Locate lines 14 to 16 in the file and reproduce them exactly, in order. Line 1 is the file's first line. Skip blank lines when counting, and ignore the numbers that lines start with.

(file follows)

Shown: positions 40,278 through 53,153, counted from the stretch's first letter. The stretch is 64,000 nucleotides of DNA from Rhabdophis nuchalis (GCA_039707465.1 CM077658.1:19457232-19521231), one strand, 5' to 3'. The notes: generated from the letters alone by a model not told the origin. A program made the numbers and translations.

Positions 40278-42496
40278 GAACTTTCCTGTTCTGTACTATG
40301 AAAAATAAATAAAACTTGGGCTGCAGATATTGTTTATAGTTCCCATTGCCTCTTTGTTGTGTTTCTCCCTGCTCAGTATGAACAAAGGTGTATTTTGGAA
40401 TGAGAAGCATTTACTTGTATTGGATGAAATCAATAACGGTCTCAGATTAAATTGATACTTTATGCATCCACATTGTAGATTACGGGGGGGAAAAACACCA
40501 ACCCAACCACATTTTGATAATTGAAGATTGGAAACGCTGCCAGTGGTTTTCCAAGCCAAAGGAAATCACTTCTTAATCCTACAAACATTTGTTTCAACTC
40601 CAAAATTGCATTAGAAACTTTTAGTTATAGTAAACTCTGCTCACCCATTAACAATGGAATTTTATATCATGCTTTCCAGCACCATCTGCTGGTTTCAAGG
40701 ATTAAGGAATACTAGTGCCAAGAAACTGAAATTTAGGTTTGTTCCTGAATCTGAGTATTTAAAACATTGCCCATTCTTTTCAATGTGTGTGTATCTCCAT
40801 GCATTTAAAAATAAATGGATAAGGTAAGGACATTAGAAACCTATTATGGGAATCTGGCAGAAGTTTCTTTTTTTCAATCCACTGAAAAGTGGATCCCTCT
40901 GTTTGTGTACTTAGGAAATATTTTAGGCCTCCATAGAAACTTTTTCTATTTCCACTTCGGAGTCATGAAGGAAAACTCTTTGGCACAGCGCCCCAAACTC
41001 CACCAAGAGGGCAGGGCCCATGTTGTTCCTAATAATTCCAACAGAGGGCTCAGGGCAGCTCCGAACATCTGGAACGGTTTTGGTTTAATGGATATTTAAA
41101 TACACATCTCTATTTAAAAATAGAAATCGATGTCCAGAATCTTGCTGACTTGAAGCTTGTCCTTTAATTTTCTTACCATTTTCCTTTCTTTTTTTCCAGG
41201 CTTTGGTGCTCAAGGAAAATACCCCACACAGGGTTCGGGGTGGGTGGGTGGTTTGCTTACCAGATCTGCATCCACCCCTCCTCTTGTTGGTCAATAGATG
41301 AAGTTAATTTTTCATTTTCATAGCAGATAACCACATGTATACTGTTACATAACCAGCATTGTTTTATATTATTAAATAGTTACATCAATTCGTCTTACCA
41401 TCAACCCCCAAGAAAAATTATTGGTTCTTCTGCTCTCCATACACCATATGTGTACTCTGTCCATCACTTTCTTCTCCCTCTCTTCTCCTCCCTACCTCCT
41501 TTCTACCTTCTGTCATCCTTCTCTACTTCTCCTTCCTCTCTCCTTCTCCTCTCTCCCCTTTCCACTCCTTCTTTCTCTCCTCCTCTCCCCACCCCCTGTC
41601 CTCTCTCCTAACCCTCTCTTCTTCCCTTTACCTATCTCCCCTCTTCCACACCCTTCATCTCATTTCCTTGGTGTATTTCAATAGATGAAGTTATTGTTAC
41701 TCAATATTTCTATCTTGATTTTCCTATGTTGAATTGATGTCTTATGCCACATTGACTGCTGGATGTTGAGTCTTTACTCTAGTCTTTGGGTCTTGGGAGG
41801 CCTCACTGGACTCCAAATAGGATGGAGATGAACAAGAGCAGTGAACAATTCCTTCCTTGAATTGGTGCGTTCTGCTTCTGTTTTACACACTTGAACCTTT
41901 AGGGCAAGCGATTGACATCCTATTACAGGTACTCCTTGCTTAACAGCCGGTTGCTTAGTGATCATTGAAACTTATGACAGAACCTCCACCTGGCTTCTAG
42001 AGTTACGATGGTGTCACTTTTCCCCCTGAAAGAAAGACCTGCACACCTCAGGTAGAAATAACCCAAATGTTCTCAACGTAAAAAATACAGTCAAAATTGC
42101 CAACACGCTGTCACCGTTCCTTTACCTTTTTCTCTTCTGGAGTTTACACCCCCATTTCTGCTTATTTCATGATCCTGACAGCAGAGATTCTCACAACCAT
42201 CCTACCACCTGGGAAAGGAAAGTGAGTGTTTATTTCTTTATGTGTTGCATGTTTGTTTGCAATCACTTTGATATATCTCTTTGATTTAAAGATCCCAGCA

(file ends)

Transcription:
41301 AAGTTAATTTTTCATTTTCATAGCAGATAACCACATGTATACTGTTACATAACCAGCATTGTTTTATATTATTAAATAGTTACATCAATTCGTCTTACCA
41401 TCAACCCCCAAGAAAAATTATTGGTTCTTCTGCTCTCCATACACCATATGTGTACTCTGTCCATCACTTTCTTCTCCCTCTCTTCTCCTCCCTACCTCCT
41501 TTCTACCTTCTGTCATCCTTCTCTACTTCTCCTTCCTCTCTCCTTCTCCTCTCTCCCCTTTCCACTCCTTCTTTCTCTCCTCCTCTCCCCACCCCCTGTC